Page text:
• Look for the prison management equivalent of trade shows and training conferences where all these people get together. A cursory google search brought me to this page on Strategic Inmate Management and this list of forums for the corrections community. Show up where they are. Hang out where they hang out. Listen to them talk. Hear what they think their needs are when it comes to inmate fitness programs. Reflect their language back to them when you promote your stuff.
One more thing...I'm not sure what you mean by this:

As a company should we continue this process albeit slow? Maybe we should be patient, spend the money on what works, and trust the process of our products gaining recognition in the next 2-3 years?
What do you mean by "slow"?

The internet says that there are 1,719 state prisons and 102 federal prisons in the United States.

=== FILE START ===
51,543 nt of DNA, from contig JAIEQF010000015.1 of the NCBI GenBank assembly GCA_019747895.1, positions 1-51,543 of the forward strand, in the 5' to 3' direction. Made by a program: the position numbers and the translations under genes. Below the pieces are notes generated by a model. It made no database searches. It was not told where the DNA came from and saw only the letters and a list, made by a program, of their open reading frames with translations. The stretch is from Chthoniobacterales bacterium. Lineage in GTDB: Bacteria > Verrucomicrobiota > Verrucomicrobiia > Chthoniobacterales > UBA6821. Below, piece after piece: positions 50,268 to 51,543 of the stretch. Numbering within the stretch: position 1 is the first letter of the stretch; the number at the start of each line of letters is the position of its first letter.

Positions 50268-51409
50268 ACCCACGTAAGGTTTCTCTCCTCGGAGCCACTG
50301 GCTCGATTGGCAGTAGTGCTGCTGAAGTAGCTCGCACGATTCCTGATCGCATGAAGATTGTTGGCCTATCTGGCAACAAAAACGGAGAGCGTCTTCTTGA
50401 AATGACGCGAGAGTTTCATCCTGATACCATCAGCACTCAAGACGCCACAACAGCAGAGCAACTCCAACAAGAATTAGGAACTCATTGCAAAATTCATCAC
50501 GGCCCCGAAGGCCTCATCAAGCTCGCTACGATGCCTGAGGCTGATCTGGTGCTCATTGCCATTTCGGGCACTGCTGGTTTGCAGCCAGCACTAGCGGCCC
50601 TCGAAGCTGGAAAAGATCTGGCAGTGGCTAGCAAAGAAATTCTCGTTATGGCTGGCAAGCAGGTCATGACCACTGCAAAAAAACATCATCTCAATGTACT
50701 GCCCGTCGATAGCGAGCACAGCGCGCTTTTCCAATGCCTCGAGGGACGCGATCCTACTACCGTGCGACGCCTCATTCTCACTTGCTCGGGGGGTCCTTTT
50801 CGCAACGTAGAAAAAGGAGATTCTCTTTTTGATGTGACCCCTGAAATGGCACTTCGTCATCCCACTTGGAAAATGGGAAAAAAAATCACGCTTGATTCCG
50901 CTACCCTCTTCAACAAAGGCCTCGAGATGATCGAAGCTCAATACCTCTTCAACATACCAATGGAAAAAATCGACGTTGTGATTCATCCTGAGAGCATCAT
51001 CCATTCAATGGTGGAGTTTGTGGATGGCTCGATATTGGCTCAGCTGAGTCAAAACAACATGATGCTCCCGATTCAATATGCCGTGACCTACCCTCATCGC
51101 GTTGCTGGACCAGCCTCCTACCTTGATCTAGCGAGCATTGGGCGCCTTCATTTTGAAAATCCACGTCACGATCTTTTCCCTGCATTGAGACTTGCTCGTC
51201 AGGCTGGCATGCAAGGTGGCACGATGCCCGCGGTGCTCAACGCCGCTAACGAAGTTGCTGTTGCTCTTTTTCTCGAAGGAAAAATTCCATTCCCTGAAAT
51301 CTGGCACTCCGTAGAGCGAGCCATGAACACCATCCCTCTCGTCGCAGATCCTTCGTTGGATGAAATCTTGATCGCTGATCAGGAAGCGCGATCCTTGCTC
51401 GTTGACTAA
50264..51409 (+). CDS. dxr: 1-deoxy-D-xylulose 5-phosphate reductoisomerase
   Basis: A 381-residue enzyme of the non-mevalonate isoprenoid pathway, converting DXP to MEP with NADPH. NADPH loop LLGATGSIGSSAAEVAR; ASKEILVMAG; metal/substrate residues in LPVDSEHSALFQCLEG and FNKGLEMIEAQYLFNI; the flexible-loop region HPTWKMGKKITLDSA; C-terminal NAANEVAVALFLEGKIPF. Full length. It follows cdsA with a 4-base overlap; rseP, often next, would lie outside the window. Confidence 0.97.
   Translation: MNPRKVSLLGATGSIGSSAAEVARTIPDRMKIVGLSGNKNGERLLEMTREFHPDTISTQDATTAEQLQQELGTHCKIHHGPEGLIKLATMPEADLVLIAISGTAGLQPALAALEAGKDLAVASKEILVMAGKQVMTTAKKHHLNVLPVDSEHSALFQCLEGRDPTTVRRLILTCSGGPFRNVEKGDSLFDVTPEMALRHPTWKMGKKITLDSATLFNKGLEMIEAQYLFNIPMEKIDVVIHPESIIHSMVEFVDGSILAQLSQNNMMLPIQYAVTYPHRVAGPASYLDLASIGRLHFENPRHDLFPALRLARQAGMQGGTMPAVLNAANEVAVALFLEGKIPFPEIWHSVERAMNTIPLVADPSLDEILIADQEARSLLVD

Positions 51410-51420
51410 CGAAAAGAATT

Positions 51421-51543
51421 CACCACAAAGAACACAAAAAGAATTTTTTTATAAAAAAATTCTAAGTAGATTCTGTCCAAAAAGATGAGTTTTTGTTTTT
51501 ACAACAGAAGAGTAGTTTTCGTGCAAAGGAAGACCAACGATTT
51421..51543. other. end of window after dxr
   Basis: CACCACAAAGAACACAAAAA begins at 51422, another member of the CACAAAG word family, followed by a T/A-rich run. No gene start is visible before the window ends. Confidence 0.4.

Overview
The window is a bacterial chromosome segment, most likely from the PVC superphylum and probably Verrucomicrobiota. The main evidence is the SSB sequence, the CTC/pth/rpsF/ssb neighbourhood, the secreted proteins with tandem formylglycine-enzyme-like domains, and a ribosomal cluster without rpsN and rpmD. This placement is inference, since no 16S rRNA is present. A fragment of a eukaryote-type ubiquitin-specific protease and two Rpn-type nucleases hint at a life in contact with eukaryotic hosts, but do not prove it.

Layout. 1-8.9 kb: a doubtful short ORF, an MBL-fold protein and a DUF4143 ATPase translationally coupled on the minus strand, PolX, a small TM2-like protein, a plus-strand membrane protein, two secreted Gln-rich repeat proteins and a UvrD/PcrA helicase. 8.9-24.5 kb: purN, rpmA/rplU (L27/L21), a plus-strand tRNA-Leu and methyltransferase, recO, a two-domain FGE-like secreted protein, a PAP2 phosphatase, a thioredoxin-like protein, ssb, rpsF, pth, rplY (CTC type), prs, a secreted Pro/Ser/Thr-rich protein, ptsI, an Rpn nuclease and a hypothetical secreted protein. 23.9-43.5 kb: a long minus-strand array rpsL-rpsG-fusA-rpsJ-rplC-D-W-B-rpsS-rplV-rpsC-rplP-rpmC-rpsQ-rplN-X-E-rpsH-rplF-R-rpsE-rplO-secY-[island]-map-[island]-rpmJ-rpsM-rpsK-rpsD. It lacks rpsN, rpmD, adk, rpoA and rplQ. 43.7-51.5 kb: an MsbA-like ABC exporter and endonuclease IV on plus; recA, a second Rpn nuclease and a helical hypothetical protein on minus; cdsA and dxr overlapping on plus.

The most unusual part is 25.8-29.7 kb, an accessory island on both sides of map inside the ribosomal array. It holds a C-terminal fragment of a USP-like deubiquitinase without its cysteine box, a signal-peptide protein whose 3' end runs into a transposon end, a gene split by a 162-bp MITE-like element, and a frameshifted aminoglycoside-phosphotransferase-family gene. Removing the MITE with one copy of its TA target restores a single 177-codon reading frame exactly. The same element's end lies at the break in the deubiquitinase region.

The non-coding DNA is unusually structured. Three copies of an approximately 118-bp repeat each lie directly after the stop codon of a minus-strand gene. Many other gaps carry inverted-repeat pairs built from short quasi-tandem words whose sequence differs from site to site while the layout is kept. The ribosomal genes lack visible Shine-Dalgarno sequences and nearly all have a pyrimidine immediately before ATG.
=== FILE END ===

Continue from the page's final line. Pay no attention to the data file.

That's 1821 facilities total.

A first-class stamp is $0.55. Let's say that you can print the flier for $0.45, bringing your total cost per facility to $1.00.

You're out $1,821.00.

So for less than $2000, you can show up on the desk of every purchasing agent in every prison in the US by next week.

Just to give you some perspective, running facebook ads for a single chiropractic practice can swallow up that amount of money in one week - just to bring ONE client in the door.

So I'm not sure why it feels slow.

Now, maybe the sales cycle is slow. That's got to be slow, with the pace that things move with bureaucratic red tape. But that's going to be the case no matter what advertising channel you use to get in front of your customers.

Now, let's say that someone needs to see 6-10 repetitions of your message in order to know, like and trust you enough to place an order.

You could spend $12,000-$20,000 on mailers and trust that the return on investment will be there.